The proposed school building was required to be functional, durable and safe, whilst providing an inspiring environment to aid the pupils educational and social development. It needed to respond sensitively to the constraints of the site and the surrounding residential built space, whilst acknowledging local and national planning policy.
Sprunt Architects’ use of materials combines clever design with a limited palette of materials, combining high quality standard and multi-hued glazed brickwork to deliver a building that is at once both stimulating and unique.
With teaching and support accommodation divided across two storeys, the architects have included a high-walled, multi-use, rooftop playspace, which allows the building to be read as a three-storey building.
Stretcher-bonded Ibstock Bricks’ sandcreased Bradgate Medium Grey brickwork is used to deliver a linear, brickwork ‘box’ which acts as a neutral canvas for modification. Cut-outs at ground- and first-floor level are utilised alongside St. Joris glazed brickwork to deliver the impression of a brightly-coloured building underlying the buff façade.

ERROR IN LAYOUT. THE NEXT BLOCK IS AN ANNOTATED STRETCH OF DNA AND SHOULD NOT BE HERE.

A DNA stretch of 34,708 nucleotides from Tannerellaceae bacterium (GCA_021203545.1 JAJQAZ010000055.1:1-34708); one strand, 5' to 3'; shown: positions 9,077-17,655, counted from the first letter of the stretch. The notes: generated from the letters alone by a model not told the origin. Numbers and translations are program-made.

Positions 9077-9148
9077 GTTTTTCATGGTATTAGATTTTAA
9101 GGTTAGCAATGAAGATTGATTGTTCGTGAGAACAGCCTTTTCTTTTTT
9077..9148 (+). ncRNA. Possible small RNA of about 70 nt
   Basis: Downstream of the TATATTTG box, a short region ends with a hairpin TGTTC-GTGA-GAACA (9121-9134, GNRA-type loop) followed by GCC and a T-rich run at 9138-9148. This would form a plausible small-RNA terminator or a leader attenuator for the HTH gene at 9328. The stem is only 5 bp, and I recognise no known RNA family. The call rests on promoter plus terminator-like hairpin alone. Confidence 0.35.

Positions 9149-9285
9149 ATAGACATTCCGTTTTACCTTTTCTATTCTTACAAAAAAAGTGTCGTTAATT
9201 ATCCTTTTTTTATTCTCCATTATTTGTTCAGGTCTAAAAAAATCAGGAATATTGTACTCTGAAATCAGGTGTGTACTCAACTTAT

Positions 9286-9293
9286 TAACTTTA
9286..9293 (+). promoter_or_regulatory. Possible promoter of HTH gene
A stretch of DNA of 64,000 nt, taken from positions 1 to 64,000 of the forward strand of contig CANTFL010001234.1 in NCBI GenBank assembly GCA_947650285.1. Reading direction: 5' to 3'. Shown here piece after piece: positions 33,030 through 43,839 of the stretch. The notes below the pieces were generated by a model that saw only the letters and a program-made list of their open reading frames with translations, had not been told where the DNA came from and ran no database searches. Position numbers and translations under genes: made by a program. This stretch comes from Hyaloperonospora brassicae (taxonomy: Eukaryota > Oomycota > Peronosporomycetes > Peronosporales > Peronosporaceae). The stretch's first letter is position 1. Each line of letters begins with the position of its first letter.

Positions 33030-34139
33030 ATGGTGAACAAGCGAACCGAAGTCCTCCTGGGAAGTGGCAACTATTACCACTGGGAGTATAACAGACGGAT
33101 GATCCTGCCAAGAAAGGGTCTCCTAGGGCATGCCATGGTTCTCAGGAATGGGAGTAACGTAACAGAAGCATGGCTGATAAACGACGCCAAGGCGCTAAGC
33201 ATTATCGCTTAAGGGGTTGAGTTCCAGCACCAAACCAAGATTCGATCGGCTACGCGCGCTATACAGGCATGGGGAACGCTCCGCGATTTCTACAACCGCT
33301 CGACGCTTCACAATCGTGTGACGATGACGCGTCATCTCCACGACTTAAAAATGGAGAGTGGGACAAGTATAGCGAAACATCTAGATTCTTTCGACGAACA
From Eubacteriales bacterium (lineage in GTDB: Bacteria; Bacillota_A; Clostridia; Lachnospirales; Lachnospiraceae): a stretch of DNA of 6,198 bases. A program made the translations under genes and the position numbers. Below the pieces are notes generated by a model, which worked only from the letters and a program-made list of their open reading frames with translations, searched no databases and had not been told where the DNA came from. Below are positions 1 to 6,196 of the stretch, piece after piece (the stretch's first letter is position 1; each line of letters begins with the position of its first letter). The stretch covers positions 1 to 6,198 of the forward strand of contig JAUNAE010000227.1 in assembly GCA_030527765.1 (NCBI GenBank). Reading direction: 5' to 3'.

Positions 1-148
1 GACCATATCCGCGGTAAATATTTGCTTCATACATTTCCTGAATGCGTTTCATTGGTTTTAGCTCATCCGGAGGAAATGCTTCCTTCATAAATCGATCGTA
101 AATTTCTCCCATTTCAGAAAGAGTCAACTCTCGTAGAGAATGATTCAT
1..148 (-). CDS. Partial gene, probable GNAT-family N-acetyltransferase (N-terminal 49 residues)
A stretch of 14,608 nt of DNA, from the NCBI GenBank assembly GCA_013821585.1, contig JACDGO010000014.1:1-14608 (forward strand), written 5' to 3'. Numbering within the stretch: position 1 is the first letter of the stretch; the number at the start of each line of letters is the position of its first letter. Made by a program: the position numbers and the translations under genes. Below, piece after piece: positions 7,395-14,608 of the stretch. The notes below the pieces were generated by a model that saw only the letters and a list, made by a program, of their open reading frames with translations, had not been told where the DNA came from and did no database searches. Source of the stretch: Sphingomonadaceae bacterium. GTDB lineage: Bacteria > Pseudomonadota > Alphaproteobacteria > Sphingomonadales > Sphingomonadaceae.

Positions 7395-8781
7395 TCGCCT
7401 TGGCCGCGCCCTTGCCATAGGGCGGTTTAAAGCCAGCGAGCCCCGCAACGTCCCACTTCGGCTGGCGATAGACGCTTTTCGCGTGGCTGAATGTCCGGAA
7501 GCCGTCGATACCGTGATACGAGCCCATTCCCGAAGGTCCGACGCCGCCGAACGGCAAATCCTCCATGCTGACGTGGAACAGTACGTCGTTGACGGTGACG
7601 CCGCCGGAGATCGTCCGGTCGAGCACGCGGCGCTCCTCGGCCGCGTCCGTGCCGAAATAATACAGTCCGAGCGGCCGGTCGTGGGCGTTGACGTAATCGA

Announcing the double-height curtain-walled entrance at the south-east corner of the building, a deep canopy is clad in stretcher-bonded yellow-glazed brick, progressing northward across the eastern elevation through shades of yellow, green and blue within a covered ground-floor walkway.
At first-floor level, two further ‘cut-outs’ create a terrace spaces within the frontage, while a varied fenestration pattern and the introduction of different sized recessed panels of glazed brickwork and similarly-sized vertical timber slatwork, within the perimeter wall of the rooftop playspace, ensures dynamism throughout while increasing shading, privacy and noise attenuation.
The west elevation, fronting Putney Common, consists primarily of immaculately-executed Bradgate Medium Grey brickwork with a more regular rhythym of cut-out terraces which provide additional playspace at first floor level and which are complemented above by additional timbered voids. A series of four sculptural ‘windcatcher chimneys’, sit flush with the façade, adding rooftop interest and serving to break up the length of the elevation whilst providing natural ventilation to interior classroom spaces.
High performance fabric specification, alongside the inclusion of low-energy lighting, solar photovoltaic panels at roof level and other low carbon technologies, have seen the building awarded a BREEAM rating of ‘very good’, ensuring a stimulating and sustainable learning environment with a clear identity that positively enhances the appearance and utility of the surrounding historic environment.